Norich felt dizzy. His tongue was thick, languishing in his mouth. He felt the skin on his scalp peeling. He didn’t bring water to arouse suspicion, and he regretted it now. He turned to look back–nobody had followed, no-one had seen. Good.

The line of dead trees was another prophetic symbol of what they both had and lost, in former times. Individual things, growing and changing together–the one becoming the whole. their network was a “forest”, and it was another sign they had missed. Another form of harmony they’d destroyed. Now the dead trunks stood as gnarled reminders of their ignorance. The withered branches were desperately reaching toward one another, but they no longer moved as they once did. 

And what did the Cache say?



[From “Extension Notes: Careful handing and Planting of Nursery Stock” issued by the Government of Ontario Ministry of Natural Resources]

The future of the forest is in your hands.

Choose the best site, do not plant seedlings where there are water-holes, stumps or rocks and do not plant more than one tree per hole

Make sure the hole is deep enough for the root system

Carefully remove only one tree at a time (separate roots by shaking loose in the bag) and plant immediately

Lay the roots straight down in the hole in a natural arrangement — do not bunch, twist, double-over, or bend them

Keep organic matter, stones, and twigs out of the hole (unless the soil itself is organic). They create air pockets that dry out roots

Plant seedlings slightly above the root collar swelling.

Tamp soil with the toe (not the heel) to remove air pockets

For container stock, handle seedlings by the plug (not the stem)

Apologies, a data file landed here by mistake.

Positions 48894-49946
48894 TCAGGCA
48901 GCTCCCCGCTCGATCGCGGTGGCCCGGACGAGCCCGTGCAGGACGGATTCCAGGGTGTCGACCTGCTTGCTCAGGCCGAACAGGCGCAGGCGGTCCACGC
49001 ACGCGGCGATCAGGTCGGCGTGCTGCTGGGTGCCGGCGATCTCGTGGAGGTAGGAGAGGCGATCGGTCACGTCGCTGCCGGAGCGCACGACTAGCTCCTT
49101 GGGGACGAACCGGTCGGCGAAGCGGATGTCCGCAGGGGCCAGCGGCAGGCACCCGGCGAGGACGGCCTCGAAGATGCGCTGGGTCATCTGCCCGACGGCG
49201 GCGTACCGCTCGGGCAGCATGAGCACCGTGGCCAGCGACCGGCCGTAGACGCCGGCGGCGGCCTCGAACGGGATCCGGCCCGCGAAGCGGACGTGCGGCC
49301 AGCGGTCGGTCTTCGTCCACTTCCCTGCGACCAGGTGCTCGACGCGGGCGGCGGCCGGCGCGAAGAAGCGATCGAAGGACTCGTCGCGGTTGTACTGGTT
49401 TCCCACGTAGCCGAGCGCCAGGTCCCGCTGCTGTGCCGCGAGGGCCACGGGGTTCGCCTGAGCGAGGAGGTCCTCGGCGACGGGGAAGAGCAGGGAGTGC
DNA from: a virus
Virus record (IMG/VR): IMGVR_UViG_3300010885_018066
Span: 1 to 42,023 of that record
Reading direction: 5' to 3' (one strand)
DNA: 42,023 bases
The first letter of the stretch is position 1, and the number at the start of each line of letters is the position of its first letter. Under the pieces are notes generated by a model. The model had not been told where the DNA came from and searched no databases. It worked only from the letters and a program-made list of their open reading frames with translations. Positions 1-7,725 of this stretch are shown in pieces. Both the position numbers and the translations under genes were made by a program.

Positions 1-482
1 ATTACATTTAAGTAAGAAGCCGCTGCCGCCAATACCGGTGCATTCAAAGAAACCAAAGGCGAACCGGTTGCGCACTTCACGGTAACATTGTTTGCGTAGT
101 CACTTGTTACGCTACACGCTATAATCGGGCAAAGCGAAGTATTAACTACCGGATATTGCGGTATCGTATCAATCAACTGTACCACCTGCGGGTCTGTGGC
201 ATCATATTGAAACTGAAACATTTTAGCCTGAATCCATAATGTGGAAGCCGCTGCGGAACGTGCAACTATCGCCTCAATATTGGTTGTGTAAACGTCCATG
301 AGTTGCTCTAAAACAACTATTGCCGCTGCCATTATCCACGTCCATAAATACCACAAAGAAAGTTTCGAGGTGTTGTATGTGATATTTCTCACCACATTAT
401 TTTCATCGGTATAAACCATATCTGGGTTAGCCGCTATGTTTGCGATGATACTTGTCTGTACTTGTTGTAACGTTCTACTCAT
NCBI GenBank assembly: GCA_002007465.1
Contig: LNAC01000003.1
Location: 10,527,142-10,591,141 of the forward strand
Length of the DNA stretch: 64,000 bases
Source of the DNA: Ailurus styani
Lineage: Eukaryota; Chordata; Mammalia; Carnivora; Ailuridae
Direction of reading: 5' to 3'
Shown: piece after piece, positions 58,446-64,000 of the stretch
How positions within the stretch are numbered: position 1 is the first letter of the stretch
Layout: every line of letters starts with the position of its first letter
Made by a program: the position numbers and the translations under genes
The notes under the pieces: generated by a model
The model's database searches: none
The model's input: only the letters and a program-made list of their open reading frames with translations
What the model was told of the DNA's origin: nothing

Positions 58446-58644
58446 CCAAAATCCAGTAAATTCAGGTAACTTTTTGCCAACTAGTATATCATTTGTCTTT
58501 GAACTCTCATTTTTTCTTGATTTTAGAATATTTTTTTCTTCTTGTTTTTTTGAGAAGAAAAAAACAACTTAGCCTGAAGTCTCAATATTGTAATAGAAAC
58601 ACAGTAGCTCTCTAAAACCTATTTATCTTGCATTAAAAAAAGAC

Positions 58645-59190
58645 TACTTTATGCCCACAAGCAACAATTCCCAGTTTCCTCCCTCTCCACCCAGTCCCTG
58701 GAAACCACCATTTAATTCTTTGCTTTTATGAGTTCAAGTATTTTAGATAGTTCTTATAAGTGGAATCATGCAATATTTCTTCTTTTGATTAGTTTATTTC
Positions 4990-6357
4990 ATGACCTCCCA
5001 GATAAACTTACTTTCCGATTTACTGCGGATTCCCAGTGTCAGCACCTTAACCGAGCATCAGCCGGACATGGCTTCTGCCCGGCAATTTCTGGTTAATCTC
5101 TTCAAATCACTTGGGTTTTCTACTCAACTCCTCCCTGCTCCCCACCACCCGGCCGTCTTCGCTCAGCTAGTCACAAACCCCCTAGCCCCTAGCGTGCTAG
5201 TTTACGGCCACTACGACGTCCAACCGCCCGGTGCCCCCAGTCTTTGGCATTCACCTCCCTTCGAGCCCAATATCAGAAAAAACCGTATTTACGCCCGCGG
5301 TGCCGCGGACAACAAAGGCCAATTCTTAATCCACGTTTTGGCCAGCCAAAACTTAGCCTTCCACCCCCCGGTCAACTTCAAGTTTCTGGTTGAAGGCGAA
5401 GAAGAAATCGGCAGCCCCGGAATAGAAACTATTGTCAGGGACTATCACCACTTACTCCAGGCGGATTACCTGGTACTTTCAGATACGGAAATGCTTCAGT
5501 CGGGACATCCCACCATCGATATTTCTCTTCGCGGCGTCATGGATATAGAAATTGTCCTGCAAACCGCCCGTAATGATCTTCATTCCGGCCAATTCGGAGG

Plant upright and cover the plug with soil. Do not bury live branches or foliage, or leave any roots exposed to the air

Take pride in a job well done

In the night, by comparison, there would be a flurry of activity. Both the Terminal and the Directory would release people to the night. They would walk in pairs, to maintain connection. They would trade pages. Norich knew their Directory  did not have a working printer, but their Gateway served as a hub for all the other Gateways to the east. Men and women were coming and going. There were four different Gateways, each within a night’s walk. But now, as he approached the white building, he saw nothing. If anyone from the unconnected world were to observe this place, they would merely see another abandoned structure. They would have no idea it was the holiest place in the valley.

Thirty five stones.

Norich was struggling to keep his feet beneath him. He needed to appear resolute when he came inside. He unwrapped his face from the scarf he wore, and put his palms upward–he didn’t want the Servers at the door to feel threatened. They would let him in–they had to. He had Drummond’s code.

Then, above the doorway, he caught a glimpse of her. 

A woman, alone. Standing in white. She must’ve been near the front edge of the roof. She must’ve been tasked with sweeping off the panels? But she wasn’t moving or working. She was just looking at him.

Five stones.

He could only see her eyes, fixed like black dots against the whitewashed sky. A wisp of red hair descended down her forehead. Her lips were pursed in an almost smile. Or perhaps he was imagining it. 

He considered waving, but thought against it. He walked forward, and lost sight of her. He stepped under the canopy, and into the relief of shade. The ambient heat was still unbearable, but something gave him pause.

It was the sound of a person whistling. The woman on the roof.   It wasn’t a song, really. Just two notes, back and forth. Up and down. Every time down, she went up again, and then she went one note higher. 

It sounded like a man climbing stairs to him. She sounded pleasant enough.

Norich unraveled his scarf and used the cloth to take ahold of the hot metal in the door handle. Only the interior doors were locked. Once he got inside, he collapsed to his knees. His eyelids were on fire. His body was weak. He couldn’t see anything as his eyes adjusted to the darkness.

With his remaining strength, he pronounced Drummond’s username to the attendant standing guard behind the second set of doors.

“Strawberry Fields Forever.” He said.